Because this toxic combination can last in the system longer than individual substances, the chances of unintentional overdose are high. Most people are unaware of cocaethylene and do not know that overdose and sudden death can occur when combining alcohol and cocaine. According to this research article, cocaine use resulted in 500,000 emergency room visits annually. Of 199 patients brought in for cocaine use, 49 patients developed cocaethylene. With the patients who developed cocaethylene, cardiac arrest was significantly notable. Additionally, this article indicates that alcohol increases the body’s desire to use more cocaine when both substances are mixed. This combination of substances staying in the body, increasing potency, and the desire to use more cocaine increases the risk of overdose and the likelihood of emergency medical attention.

Common Symptoms of an Overdose

Symptoms of a drug overdose may change with each substance. Here are the common symptoms associated with cocaine overdose.

Common Symptoms of Cocaine Overdose: 

  • Fast or difficulty breathing.
  • Rapid, rambling speech.
  • Anxiety, agitation.
  • Confusion, restlessness.
  • Lack of awareness.
  • Muscle tremors in hands and face.
  • Dilated pupils.
  • Fast, irregular heartbeat.
  • Increased blood pressure.
  • Nausea, vomiting.
  • Lightheadedness.
  • Pale or blue-tinted skin.
  • Fever.
  • Excessive sweating.
  • Bladder incontinence.
  • Hallucinations.
  • Seizures.

How Long Does Cocaethylene Stay In Your System?

As mentioned, cocaethylene stays in the system longer than when alcohol or cocaine is used individually. In general, cocaethylene stays in the system for 14.6 to 54.4 hours. This can range from person to person based on how much alcohol and cocaine is consumed, frequency of use, and type of testing completed. Here are the following estimated periods for cocaethylene in the body.

Testing Hair for Cocaethylene

Traces of cocaethylene can be found in hair when drug-tested for up to 90 days.

Testing Urine for Cocaethylene

Traces of cocaethylene can be found in urine for up to 2-3 days. Only a little data corroborates the specific number of days cocaethylene can be found in urine.

Testing Blood for Cocaethylene

Cocaethylene can be found in the blood for up to 10 hours after the last use of cocaine.

Testing Saliva for Cocaethylene

It is still being determined how long cocaethylene can be found in saliva.

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Please contact us today if you are concerned about your health due to alcohol or substance use dependence. You don’t have to wait for your health to decline to prioritize your wellness. Focusing on recovery can improve health, repair relationships, and change your life.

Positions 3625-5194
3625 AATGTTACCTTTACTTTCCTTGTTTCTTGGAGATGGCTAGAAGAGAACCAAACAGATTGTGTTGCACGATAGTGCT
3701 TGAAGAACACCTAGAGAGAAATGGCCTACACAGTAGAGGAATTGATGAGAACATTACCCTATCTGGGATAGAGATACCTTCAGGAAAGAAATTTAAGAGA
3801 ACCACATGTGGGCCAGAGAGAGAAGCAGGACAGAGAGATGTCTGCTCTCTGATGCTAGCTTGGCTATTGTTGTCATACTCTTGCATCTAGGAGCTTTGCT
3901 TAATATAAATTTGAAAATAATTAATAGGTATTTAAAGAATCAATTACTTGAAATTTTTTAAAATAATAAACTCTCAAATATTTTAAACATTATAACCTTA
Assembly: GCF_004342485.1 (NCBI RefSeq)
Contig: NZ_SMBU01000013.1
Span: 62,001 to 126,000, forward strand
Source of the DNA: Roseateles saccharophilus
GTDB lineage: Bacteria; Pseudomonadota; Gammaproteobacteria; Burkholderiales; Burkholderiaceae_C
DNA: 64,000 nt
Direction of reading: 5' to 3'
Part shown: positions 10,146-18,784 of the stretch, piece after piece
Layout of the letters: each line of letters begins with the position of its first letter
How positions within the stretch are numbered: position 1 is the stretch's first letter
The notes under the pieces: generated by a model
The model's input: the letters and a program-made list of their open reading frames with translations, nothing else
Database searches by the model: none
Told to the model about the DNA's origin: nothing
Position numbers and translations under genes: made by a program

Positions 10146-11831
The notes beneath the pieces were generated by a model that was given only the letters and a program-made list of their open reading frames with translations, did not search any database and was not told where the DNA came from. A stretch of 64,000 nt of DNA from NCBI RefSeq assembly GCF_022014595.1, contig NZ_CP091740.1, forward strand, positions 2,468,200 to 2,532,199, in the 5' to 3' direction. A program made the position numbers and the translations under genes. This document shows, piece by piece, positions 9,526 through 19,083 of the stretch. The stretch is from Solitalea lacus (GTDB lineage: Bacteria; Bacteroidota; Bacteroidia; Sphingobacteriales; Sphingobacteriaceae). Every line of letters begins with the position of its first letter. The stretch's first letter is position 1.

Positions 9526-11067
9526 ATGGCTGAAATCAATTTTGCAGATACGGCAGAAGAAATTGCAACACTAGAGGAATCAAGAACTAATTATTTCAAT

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It can be frightening to reach out for help, and our goal is to ensure our streamlined process is stress-free from beginning to end. Contact us today to begin your new life in recovery.


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Disclaimer: Does not guarantee specific treatment outcomes, as individual results may vary. Our services are not a substitute for professional medical advice or diagnosis; please consult a qualified healthcare provider for such matters.

  1. https://pubmed.ncbi.nlm.nih.gov/9243342/
  2. https://nida.nih.gov/publications/research-reports/cocaine/what-scope-cocaine-use-in-united-states
  3. https://www.niaaa.nih.gov/publications/brochures-and-fact-sheets/alcohol-facts-and-statistics
  4. https://www.ncbi.nlm.nih.gov/pmc/articles/PMC8956485/
  5. https://pubmed.ncbi.nlm.nih.gov/12133112/
  6. https://pubmed.ncbi.nlm.nih.gov/36000306/
  7. https://pubmed.ncbi.nlm.nih.gov/19631491/
  8. https://medlineplus.gov/ency/article/000946.htm
  9. https://www.gimitec.com/file/5989-7212EN.pdf
  10. https://www.scielo.br/j/bjps/a/y5rFVf96yzRSFr9XYM6Q6sL/?format=pdf&lang=en

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Reviewed professionally for accuracy by:

Ryan Soave


Ryan Soave brings deep experience as a Licensed Mental Health Counselor, certified trauma therapist, program developer, and research consultant for Huberman Lab at Stanford University Department of Neurobiology. Post-graduation from Wake Forest University, Ryan quickly discovered his acumen for the business world. After almost a decade of successful entrepreneurship and world traveling, he encountered a wave of personal and spiritual challenges; he felt a calling for something more. Ryan returned to school and completed his Master’s Degree in Mental Health Counseling. When he started working with those suffering from addiction and PTSD, he found his passion. He has never looked back.

Written by:

Cayla Clark

Cayla Clark

Cayla Clark grew up in Santa Barbara, CA and graduated from UCLA with a degree in playwriting. Since then she has been writing on addiction recovery and psychology full-time, and has found a home as part of the Guardian Recovery team.